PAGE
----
Garden of Surprises

The Verity clan had a family outing to Burghley Park's Garden of Surprises on my last weekend in England. Burghley Park is near Stamford, a lovely old stone town. The grounds of Burghley Park are large and inviting with tall trees, a lake and a stream - and an amazing variety of sculptures in unexpected places - globes fishing in the lake, masks on cliff tops, and human figures running along the bough of a tree. There is also a water garden for the children with water fountains and streams in all sorts of creative combinations.


Photos of England - Family and Friends

I have been asked to post more of my photos from my recent trip to England. So here we are.

Family and Friends John Bound's wife went to university with my father. They were wonderful hosts to all of the McKinlays over the years. John has recently made a number of trips to Canada so we've had an opportunity to return his hospitality.
Sheila and Peter Walker were in Africa with Mum and Dad, and Sheila went with Mum to Dar es Salaam to wait for me to be born. When I visited this summer, she pulled out letters she'd written to her mother at that time. There were wonderful descriptions of the wedding dinner they hosted when Allison and Brad got married as well as serving as a reminder that baby Penny cried every afternoon from 3 to 4.
Frances and Emma are Janet and Richard's daughters and my second cousins. Adam is the most recent addition to the Verity clan and much loved by the whole family.
Janet is my cousin. She and her husband Richard have known me for years. Richard says I was very moody when I was 16. I remember them introducing me to the delights of Indian curry.

Life in the Undergrowth

I have been thoroughly enjoying David Attenborough's 2005 television series about insects. There is so much diversity and complexity on such a small scale. And they have found some ingenious ways to not only survive but to thrive.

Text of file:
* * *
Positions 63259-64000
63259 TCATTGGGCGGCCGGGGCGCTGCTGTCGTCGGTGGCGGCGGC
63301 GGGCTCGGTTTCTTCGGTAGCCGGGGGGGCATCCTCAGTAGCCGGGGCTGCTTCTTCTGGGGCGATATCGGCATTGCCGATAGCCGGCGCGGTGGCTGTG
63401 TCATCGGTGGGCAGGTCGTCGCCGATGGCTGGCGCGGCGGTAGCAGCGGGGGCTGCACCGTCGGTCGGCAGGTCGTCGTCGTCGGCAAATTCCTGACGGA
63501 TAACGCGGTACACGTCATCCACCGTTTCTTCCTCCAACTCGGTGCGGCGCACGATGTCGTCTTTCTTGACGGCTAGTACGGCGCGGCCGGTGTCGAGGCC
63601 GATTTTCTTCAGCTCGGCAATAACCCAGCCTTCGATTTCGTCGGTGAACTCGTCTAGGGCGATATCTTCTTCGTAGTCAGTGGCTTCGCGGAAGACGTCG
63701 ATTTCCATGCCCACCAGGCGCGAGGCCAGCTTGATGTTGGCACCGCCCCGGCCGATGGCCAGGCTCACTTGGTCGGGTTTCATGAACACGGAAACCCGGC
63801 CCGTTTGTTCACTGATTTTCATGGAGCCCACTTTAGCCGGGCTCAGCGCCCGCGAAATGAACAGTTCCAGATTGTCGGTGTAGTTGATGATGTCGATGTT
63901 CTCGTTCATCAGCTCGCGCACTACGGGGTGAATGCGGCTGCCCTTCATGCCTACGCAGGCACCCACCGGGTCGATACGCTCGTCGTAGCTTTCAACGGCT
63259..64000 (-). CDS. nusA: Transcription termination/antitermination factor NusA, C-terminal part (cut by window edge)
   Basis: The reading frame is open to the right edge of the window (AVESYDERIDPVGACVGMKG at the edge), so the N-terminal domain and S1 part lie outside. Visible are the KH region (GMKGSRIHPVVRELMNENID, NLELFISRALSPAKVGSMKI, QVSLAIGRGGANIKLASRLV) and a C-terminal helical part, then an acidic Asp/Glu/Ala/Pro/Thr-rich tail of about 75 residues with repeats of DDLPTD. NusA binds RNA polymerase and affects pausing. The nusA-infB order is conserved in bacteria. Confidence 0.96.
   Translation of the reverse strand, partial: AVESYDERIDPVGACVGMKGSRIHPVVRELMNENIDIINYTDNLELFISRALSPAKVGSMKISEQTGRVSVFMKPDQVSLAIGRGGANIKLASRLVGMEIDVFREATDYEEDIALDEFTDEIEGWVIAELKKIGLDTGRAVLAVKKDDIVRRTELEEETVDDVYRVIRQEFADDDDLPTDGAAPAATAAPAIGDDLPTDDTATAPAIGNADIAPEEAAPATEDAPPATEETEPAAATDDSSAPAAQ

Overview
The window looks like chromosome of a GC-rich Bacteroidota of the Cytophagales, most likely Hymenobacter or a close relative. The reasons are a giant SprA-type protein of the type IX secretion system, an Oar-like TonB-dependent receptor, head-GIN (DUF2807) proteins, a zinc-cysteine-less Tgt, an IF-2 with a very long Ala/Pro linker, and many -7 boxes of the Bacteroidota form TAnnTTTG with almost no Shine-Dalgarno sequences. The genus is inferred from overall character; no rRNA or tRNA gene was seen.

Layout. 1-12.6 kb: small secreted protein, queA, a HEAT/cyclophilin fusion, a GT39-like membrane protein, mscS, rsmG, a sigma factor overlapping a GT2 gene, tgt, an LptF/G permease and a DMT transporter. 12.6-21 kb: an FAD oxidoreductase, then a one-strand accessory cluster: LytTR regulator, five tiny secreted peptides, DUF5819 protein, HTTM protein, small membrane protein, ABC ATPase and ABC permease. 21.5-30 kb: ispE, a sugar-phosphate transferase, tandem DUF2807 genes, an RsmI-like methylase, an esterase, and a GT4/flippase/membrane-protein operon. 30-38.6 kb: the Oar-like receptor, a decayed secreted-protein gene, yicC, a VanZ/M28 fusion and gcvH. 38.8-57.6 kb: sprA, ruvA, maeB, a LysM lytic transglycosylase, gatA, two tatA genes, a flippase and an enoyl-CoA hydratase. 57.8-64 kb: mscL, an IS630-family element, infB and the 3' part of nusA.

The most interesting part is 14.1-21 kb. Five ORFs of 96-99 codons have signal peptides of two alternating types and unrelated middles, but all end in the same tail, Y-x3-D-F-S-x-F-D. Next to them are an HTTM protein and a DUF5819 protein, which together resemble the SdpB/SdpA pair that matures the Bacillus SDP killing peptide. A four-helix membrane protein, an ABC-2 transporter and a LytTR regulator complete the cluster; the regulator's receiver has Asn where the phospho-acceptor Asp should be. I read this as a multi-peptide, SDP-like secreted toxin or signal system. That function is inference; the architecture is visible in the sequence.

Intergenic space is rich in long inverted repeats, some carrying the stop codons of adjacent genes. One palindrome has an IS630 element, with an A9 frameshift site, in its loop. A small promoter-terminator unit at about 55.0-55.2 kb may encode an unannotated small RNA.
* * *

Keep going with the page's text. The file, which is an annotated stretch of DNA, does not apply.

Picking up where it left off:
There is a blue, European butterfly that lays its eggs on the gentian flower. The eggs hatch and form larvae that smell and sound like ant larvae. So the ants haul the larvae off to their underground nest where they feed them and care for them.

But that isn't the end of the story. There is a wasp that is able to detect which ant nests contain butterfly larvae. They crawl down the tunnel to the nest and release a pheromone that overwhelms the ants so that they start attacking each other. While the ants are preoccupied, the wasp injects the butterfly larvae with its eggs. The wasp leaves, and the ants continue to care for the larvae as they develop into chrysalis.

Eventually the chrysalis splits open. And sometimes it is a butterfly that emerges, crawls above ground, dries out its wings, and begins to fly. But other times it's a wasp.

Nearly the entire life of an insect is dominated by a powerful urge to reproduce. Sometimes their lives are very, very short - as is the case with mayflies who live only a few hours, just long enough hopefully to mate. And, on other occasions, insects like the butterfly and wasp find creative ways to ensure that their eggs will survive.